In the seventh round of the 2015 draft, the Tampa Bay Rays selected Jake Cronenworth out of Michigan. Cronenworth had excelled with the Wolverines, both at the plate and on the mound.
Heading into the draft, Cronenworth was mainly scouted as a pitcher, and he was convinced that any team selecting him would develop him as a pitching prospect. He was pretty shocked, then, when the Tampa Bay Rays called his name and announced him as a second baseman.
Despite his surprise, Cronenworth embraced his role.
He was used to filling wherever his team needed him, which he had done as a Wolverine. Not only was he an uncommon two-way player, he also transitioned from pitching in relief to filling in as a starter following a teammate’s injury.
In his first year as a professional, Cronenworth was assigned to the short-season Hudson Valley Renegades and proceeded to have the best offensive season of any player on the team, hitting .291/.399/.398 with one homer in 234 plate appearances. Although he didn’t have much power, Cronenworth displayed an impressive ability to get on base with a 13.2 BB%.
Cronenworth is currently with the Durham Bulls in Triple A and is having the best offensive season of his career. He is currently hitting .373/.467/.514 with two home runs in 167 plate appearances. His average is fourth among all Triple-A hitters, and he possesses the fourth-highest on-base percentage.
He is also striking out at the lowest rate of his career (10.8 K%), while also maintaining the highest walk rate of his career (13.8%).
However, despite Cronenworth’s successes at the plate, his defense is below average to average at best. This — combined with the Rays’ massive amount of middle infield depth — will be a huge barrier for him to overcome. This past offseason, every team in the league had the opportunity to take Cronenworth in the Rule 5 draft, but he wasn’t selected.
Enter the mound.
After progressing through the minors as an infielder, Cronenworth’s two-way talents have resurfaced.
In the inner DRaysBay circles, we had been taking note of the new interest in two-way talents (Shohei Ohtani, Brendan McKay) and speculating about whether Cronenworth would ever return to the mound.
The Rays showed they were willing to add to the two-way experiment in 2018 when they selected Tanner Dodson as an outfielder and right-handed pitcher. Dodson had an excellent debut season as he registered a 113 wRC+ in 224 plate appearances and had a 1.44 ERA and 2.44 FIP in 25 innings with Hudson Valley. Dodson is currently in High-A with the Charlotte Stone Crabs.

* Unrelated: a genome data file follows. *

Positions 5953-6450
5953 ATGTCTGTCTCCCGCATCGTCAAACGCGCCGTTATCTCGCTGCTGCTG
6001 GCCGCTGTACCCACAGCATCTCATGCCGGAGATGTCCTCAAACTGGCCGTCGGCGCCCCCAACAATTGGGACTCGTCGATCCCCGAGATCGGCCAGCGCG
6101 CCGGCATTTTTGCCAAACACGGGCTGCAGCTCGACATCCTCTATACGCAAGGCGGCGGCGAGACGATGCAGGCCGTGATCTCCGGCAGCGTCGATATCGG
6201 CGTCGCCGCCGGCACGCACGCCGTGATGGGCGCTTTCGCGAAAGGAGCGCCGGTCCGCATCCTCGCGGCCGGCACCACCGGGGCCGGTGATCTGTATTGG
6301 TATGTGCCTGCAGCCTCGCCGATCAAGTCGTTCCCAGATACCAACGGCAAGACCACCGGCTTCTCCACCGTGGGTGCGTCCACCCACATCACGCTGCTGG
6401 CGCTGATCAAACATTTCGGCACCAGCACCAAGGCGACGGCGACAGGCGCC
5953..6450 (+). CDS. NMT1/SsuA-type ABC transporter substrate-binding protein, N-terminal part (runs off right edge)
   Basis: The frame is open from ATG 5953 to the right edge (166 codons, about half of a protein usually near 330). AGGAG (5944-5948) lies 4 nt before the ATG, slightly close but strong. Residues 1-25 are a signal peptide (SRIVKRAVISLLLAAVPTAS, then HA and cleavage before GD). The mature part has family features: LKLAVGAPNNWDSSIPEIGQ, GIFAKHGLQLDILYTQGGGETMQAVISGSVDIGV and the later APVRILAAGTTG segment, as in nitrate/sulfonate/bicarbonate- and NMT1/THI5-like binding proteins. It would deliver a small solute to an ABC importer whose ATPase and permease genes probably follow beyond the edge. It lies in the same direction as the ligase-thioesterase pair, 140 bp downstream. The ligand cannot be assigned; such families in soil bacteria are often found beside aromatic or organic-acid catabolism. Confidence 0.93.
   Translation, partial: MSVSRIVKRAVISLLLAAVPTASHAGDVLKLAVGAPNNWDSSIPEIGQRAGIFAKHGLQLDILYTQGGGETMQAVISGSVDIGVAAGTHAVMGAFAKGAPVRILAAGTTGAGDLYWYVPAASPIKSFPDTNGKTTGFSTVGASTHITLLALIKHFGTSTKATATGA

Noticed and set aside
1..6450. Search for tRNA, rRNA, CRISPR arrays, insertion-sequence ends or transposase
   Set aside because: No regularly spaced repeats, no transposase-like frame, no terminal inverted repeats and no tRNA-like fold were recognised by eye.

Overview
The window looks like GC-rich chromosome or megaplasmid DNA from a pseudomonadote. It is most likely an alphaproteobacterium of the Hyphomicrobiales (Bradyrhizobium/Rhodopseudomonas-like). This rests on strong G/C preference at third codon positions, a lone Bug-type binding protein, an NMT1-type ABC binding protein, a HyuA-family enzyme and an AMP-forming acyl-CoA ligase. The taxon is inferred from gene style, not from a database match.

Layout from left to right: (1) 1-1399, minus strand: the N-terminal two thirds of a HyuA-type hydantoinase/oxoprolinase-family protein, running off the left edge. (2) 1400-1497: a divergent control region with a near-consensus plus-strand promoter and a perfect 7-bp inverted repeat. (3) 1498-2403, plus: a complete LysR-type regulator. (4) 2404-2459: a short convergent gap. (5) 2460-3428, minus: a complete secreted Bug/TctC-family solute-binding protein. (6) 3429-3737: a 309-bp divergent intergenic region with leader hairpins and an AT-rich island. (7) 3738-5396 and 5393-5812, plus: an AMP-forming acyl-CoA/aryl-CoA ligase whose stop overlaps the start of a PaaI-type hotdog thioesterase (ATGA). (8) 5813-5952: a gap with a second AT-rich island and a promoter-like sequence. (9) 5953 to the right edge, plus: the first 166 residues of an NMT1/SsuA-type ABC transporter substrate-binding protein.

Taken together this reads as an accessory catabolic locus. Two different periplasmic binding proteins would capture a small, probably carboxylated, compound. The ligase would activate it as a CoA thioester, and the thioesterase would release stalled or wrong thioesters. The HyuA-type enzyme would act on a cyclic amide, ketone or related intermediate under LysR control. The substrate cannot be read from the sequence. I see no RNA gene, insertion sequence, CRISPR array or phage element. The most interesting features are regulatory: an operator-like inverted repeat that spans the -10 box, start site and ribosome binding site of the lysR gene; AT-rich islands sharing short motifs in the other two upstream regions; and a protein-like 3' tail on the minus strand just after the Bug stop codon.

Finally, this past week, the Rays finally allowed Cronenworth to return to the mound, perhaps as a way to open a route to the majors, or perhaps because the team has begun to see this additional positional flexibility as an asset. On May 18, Cronenworth pitched in his first logged game since finishing his NCAA career in the spring of 2015.
Impressively, Cronenworth opened the game and recorded a scoreless frame. He didn’t yield any hits. He did walk two, but also struck out a batter during his inning of work.
Pitching from the extreme first base side of the rubber, Cronenworth’s first pitch as a professional and first pitch in a game in four years resulted in a pop up. It was a fastball that the Bulls’ broadcast clocked at 96 mph. It rode up and in on Drew Maggi, jamming him.
Cronenworth did show some struggles commanding his fastball in his debut. Clocking in the mid 90s, he struggled to hit his catcher’s target a couple of times, resulting in the walk he surrendered to LaMonte Wade. During the plate appearance, Cronenworth also displayed a cutter that registered at 90mph.
Cronenworth faced a test on his third hitter. After four years off the mound, how would he perform with a runner on base?
Wade challenged him immediately and took off for second on the first pitch ... he was thrown out easily.
Cronenworth fell behind Zander Wiel and eventually walked him on six pitches, again struggling with his fastball and cutter command.
Now facing Jake Cave with two down and a runner on first, Cronenworth started with a 94 mph strike. He was finally in full command of an at-bat and took advantage of it.
With the count 0-2, Cronenworth dropped in a beautiful curveball that seemingly took everyone by surprise. Nick Ciuffo failed to catch the pitch, and the umpire watched the ball roll away.
Undaunted, Cronenworth dropped in a second curve, this time getting the called third strike, ending his first pitching performance in four years.
“He pitched in college at the University of Michigan,” Cash said. “He had knocked the cover off the ball this year. It would be a nice weapon if it clicks. He was 94 to 96 [mph] with the fastball. It will be interesting to see how that develops.”
Cronenworth’s path to the majors is still a little murky. He is not even on the 40-man roster at this point. If he is able to turn himself into at least an average reliever to go along with his success at the plate, his opportunity to be in the big leagues may emerge.
Dominik Vega contributed to this article.